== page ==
U.S. East Coast Temperatures to Warm Through WeekendBrian K. Sullivan
Temperatures along the U.S. East Coast will rise during the next few days to reach into the 60s in New York by week’s end.
Manhattan’s Central Park may see 65 degrees (18.3 Celsius) by Dec. 22, according to the National Weather Service. Across much of the eastern half of the U.S. from Texas to Massachusetts, temperatures may be 5 to 8 degrees above normal, said Matt Rogers, president of Commodity Weather Group LLC.
A fast-moving storm yesterday dropped snow across the Northeast. At Central Park and LaGuardia Airport, 1.1 inches fell, according to the weather service. Parts of Boston received 6.4 inches and as much as 8 inches was recorded in the city’s northern suburbs.
“Some good melting coming this weekend at least,” Rogers, in Bethesda, Maryland, said in an e-mail interview. “Should be an impressive warmup this weekend lingering into Monday, but then getting colder again in time for Christmas.”
Higher-than-normal temperatures, especially in Eastern and Midwestern cities, tend to decrease energy consumption as people use less heat to keep homes and businesses warm.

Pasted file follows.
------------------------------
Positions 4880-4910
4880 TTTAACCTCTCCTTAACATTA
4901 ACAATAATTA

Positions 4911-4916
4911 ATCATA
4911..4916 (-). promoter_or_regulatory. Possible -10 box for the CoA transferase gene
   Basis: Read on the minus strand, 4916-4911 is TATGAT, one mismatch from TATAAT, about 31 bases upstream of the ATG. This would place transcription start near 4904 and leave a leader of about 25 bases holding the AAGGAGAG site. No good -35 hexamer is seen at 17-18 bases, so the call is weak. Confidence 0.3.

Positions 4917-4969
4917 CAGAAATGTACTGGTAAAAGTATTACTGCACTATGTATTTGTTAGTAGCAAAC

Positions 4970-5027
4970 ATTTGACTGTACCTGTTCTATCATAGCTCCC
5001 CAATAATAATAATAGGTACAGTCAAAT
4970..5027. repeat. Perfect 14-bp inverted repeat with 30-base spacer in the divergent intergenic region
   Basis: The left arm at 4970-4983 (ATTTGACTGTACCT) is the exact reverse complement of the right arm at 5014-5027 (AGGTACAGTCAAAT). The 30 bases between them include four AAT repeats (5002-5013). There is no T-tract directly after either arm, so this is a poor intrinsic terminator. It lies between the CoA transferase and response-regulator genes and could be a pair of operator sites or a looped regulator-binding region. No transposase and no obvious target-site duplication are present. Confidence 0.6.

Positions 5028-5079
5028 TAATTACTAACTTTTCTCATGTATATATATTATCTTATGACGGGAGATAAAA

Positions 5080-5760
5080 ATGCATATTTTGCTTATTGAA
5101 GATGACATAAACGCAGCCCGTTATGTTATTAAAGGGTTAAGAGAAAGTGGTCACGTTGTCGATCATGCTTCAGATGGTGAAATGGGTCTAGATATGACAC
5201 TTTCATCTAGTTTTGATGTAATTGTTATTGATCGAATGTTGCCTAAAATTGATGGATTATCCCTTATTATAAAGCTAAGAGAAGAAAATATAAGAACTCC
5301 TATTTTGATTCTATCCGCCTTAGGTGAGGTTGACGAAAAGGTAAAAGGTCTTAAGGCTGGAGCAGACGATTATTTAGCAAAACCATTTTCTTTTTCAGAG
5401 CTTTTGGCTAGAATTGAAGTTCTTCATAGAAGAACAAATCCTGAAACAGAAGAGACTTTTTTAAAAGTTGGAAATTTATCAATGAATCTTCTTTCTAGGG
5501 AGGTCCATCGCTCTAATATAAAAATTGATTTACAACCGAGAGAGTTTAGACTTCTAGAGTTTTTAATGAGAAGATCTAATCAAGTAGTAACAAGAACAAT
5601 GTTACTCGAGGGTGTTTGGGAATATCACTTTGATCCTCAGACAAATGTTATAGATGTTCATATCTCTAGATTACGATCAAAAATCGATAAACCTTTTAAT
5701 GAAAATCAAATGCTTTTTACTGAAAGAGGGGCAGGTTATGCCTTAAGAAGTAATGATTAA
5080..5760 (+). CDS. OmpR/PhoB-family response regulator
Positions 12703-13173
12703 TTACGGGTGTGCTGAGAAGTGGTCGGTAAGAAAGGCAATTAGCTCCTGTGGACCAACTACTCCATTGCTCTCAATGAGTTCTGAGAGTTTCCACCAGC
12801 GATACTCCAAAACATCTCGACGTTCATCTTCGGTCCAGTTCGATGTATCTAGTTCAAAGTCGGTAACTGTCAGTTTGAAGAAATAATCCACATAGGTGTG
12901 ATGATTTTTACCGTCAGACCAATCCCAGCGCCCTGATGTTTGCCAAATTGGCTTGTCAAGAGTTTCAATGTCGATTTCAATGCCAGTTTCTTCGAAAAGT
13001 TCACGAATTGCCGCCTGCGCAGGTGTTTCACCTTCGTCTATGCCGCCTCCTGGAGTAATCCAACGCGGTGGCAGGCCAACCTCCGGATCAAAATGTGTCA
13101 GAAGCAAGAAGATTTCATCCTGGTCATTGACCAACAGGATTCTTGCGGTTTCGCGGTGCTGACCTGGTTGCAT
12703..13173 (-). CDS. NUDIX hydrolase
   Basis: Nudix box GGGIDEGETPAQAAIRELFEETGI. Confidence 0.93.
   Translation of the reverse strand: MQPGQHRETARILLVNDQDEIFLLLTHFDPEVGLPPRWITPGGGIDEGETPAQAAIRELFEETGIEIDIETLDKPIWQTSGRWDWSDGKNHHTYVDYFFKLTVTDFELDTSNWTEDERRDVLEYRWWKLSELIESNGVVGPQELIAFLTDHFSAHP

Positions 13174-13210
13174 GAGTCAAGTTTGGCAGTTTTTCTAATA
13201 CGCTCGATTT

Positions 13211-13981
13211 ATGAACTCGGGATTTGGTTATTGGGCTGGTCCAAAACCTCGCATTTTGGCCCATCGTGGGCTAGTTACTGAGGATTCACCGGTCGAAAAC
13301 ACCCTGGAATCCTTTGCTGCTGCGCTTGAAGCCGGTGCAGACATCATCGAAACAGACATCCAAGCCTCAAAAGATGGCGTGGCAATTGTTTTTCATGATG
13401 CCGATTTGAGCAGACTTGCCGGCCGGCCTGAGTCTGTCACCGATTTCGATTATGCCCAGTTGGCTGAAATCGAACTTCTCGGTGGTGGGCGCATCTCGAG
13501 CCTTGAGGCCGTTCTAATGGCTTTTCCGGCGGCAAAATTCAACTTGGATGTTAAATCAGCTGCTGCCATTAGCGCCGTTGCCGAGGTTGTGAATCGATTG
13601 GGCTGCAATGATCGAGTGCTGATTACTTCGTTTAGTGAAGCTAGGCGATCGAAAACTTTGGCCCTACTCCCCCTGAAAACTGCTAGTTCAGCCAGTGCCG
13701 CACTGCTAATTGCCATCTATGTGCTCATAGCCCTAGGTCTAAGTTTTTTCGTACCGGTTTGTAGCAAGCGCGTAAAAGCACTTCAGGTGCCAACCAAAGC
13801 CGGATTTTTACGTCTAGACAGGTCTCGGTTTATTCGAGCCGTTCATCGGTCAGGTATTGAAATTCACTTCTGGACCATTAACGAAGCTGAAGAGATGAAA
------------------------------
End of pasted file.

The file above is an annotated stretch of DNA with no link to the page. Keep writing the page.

Power generation accounts for 32 percent of U.S. natural gas use, according to the Energy Information Administration, the Energy Department’s statistical arm. About 49 percent of all homes use the fuel for heating.
The heating season, when gas demand peaks, runs from November through March. December accounts for 20.9 percent of fuel use while February takes 22.6 percent and January tops the list with 25 percent.
Washington is expected reach 69 on Dec. 22, according to the weather service. Baltimore and Philadelphia are forecast to be 66, Boston 54 and Albany, New York, 53. Dallas is expected to reach 69 tomorrow and then drop to 47 by the weekend.
Temperatures will then become more seasonal across most of the U.S., dropping below normal in Texas and from North Dakota to Maine from Dec. 23 to 27, Rogers said. The Northeast will probably stay at least 3 degrees below normal through Jan. 1
“After this warm event, the models show lots of volatility,” Rogers said.